This opening scene is possibly the visual keys we need to understand what we are about to experience. Thai mythology, karma, reincarnation, the magical - these are all elements the film is dealing with.

Uncle Boonme, the titular character, is dying and he has done and seen things in his past that he believes have led a terminal kidney disease. He claims that it is karma that has made him ill, karma for killing the communists during an unspecified war and that his body has been infected with death itself. Boonme must now rely on modern medicine and other people to help him live and he has to navigate the world of the living to make peace with his death and his situation. Boonme has to be led back out of the jungle just like the buffalo.

One evening during dinner he is visited by the ghosts of his wife and his lost son who has become some sort of wild, ape-like creature. In any other film this would be a major dramatic moment, but here the ghosts just appear and nobody seems too put out by it as if this is a common occurrence. Later in the film, Boonme talks about a dream he once had where in the future time travelers are shown their lives projected onto a movie screen. Once their lives have been given a linear narrative they just simply disappear like ghosts.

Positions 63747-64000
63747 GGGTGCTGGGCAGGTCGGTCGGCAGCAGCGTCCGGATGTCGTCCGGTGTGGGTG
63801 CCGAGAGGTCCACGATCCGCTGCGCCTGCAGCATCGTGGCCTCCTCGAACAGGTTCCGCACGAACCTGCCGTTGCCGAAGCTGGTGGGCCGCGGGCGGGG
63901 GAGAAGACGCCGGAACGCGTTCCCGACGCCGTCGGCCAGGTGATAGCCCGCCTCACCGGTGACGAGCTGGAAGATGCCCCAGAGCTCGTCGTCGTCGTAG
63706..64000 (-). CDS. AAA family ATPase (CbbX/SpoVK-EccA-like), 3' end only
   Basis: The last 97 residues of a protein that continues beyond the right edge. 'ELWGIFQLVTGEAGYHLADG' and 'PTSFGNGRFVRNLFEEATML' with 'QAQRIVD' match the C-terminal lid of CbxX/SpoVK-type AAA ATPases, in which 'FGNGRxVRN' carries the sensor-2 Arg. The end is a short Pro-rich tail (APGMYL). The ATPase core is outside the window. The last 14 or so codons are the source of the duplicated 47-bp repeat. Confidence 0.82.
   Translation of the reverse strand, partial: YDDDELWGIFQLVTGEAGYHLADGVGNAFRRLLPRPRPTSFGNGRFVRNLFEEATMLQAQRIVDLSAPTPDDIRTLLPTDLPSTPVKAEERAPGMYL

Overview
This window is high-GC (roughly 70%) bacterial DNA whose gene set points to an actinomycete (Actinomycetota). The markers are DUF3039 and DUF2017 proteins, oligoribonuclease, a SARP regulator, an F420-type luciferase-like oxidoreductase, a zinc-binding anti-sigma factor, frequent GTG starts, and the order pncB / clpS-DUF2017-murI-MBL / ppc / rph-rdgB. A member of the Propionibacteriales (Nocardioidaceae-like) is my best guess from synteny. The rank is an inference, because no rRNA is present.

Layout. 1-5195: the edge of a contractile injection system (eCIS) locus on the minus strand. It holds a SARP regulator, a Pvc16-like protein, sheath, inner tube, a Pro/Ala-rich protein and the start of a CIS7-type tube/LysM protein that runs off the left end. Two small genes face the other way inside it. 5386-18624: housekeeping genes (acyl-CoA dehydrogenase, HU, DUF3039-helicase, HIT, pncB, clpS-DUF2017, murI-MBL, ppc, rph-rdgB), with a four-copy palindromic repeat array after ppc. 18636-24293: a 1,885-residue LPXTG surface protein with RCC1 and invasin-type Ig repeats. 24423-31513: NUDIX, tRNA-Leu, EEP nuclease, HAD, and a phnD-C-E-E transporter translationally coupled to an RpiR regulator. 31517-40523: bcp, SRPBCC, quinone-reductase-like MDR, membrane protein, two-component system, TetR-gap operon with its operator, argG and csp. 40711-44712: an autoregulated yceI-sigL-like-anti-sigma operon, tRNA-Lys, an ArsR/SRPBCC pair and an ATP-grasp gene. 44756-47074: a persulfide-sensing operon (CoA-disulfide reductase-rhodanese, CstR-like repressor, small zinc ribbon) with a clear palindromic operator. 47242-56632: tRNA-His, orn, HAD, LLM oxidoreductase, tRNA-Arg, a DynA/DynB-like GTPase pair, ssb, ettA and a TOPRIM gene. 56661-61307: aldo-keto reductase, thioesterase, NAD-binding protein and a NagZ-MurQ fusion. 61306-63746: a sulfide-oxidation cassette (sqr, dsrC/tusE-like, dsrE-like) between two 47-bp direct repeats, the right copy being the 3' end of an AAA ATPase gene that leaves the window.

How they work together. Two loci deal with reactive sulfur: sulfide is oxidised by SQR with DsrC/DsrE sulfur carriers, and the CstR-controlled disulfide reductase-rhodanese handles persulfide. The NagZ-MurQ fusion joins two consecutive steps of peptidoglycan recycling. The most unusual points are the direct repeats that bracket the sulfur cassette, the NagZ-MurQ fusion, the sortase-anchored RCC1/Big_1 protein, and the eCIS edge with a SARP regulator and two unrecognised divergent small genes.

In one of the more fantastical scenes in the film, a princess who longs to be beautiful but is rather quite plain, swims with a catfish in a dark forest pond. The catfish sees her as beautiful and begins to make love to her. Enraptured, she gives up all the material belongings that are supposed to make her more beautiful in the eyes of men, drops them in the pond and gives into life itself and the pure ecstasy of just being alive.

Though the film deals with some “big questions” it never makes much of a fuss about them. They are just presented as is and we are left to make sense of them as we wish. Even the final scene where two characters see themselves from outside their own bodies does not seem out of the ordinary to anyone. There is no notion of time, past, present or future - it’s all the same.

Boonme has a floating, lyrical quality and that fits the themes the director is trying to explore. Maybe life, like this film, really is just a floating, lyrical journey and perhaps we only make it complicated when we try to make sense of it.
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on July 30, 2013